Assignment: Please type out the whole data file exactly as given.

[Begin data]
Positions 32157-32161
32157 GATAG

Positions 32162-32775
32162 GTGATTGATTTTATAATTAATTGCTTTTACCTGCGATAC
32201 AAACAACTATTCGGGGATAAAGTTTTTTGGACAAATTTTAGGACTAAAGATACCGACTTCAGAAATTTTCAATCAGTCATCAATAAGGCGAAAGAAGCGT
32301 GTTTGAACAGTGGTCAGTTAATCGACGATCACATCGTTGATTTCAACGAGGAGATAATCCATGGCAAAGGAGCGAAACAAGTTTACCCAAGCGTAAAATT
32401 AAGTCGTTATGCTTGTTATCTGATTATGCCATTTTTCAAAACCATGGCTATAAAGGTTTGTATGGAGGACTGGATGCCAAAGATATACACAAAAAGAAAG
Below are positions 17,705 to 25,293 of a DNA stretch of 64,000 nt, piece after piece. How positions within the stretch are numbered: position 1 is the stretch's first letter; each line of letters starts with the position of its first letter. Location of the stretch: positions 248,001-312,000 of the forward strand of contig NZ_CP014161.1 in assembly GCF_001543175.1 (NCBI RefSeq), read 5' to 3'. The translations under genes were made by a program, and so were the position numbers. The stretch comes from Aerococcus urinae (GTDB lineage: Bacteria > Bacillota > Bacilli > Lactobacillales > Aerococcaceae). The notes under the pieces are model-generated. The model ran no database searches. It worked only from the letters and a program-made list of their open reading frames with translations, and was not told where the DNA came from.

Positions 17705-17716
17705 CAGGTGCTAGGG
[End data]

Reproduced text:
Positions 32157-32161
32157 GATAG

Positions 32162-32775
32162 GTGATTGATTTTATAATTAATTGCTTTTACCTGCGATAC
32201 AAACAACTATTCGGGGATAAAGTTTTTTGGACAAATTTTAGGACTAAAGATACCGACTTCAGAAATTTTCAATCAGTCATCAATAAGGCGAAAGAAGCGT
32301 GTTTGAACAGTGGTCAGTTAATCGACGATCACATCGTTGATTTCAACGAGGAGATAATCCATGGCAAAGGAGCGAAACAAGTTTACCCAAGCGTAAAATT
32401 AAGTCGTTATGCTTGTTATCTGATTATGCCATTTTTCAAAACCATGGCTATAAAGGTTTGTATGGAGGACTGGATGCCAAAGATATACACAAAAAGAAAG
Below are positions 17,705 to 25,293 of a DNA stretch of 64,000 nt, piece after piece. How positions within the stretch are numbered: position 1 is the stretch's first letter; each line of letters starts with the position of its first letter. Location of the stretch: positions 248,001-312,000 of the forward strand of contig NZ_CP014161.1 in assembly GCF_001543175.1 (NCBI RefSeq), read 5' to 3'. The translations under genes were made by a program, and so were the position numbers. The stretch comes from Aerococcus urinae (GTDB lineage: Bacteria > Bacillota > Bacilli > Lactobacillales > Aerococcaceae). The notes under the pieces are model-generated. The model ran no database searches. It worked only from the letters and a program-made list of their open reading frames with translations, and was not told where the DNA came from.

Positions 17705-17716
17705 CAGGTGCTAGGG